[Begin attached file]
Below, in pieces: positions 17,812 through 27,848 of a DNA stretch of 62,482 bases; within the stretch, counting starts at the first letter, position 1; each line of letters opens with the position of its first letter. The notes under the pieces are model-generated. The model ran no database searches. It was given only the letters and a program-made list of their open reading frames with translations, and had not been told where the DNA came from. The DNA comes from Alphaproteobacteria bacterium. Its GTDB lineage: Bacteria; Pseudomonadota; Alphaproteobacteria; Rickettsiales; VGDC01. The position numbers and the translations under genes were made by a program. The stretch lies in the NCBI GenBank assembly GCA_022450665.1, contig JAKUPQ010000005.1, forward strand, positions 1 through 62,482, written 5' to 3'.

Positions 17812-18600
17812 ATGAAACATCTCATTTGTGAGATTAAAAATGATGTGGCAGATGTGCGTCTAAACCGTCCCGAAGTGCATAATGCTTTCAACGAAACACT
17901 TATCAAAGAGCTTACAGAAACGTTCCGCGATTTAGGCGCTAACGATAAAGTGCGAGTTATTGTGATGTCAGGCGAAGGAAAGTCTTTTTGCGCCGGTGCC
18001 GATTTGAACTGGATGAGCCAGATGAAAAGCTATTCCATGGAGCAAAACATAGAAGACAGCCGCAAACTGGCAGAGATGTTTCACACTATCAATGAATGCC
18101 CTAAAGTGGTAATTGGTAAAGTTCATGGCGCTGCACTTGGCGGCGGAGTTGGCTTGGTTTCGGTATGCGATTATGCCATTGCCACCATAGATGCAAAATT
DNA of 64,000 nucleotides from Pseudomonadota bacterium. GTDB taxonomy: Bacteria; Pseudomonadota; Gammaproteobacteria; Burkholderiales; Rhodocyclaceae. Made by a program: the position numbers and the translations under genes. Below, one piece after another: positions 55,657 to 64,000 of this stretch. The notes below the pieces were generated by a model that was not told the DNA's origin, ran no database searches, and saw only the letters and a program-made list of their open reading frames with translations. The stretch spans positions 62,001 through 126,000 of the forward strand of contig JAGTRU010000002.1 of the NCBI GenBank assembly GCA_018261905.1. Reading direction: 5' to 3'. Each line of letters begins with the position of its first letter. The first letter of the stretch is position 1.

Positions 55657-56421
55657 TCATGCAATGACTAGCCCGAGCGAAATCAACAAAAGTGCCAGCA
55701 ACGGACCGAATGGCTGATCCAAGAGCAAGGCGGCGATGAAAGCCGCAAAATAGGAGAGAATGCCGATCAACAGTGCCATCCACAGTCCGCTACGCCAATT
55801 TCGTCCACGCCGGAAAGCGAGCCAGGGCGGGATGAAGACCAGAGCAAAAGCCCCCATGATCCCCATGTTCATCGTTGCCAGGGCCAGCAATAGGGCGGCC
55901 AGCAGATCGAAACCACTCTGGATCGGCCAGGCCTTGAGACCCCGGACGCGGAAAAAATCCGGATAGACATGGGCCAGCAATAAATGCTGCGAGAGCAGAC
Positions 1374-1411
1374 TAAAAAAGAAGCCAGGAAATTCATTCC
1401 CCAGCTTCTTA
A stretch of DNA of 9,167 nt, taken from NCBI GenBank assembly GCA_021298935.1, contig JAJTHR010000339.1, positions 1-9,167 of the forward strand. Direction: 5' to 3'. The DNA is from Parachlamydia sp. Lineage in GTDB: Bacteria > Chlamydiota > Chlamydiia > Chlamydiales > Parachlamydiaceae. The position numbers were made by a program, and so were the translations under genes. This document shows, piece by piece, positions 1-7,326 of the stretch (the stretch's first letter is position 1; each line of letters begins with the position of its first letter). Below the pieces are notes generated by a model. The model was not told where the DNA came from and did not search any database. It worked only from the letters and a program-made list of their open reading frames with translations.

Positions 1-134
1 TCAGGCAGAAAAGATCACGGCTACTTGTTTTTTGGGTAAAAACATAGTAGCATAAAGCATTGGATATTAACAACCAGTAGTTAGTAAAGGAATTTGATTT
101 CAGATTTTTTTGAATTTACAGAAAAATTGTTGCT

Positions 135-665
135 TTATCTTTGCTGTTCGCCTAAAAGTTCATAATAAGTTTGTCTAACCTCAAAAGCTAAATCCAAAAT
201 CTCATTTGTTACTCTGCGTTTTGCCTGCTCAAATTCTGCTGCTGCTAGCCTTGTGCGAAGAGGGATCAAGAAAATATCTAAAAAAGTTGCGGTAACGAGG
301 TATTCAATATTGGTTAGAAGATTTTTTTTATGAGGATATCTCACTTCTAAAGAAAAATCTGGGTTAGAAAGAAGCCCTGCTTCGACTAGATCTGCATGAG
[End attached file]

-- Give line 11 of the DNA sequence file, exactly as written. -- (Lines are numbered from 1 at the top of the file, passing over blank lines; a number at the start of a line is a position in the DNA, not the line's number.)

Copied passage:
55801 TCGTCCACGCCGGAAAGCGAGCCAGGGCGGGATGAAGACCAGAGCAAAAGCCCCCATGATCCCCATGTTCATCGTTGCCAGGGCCAGCAATAGGGCGGCC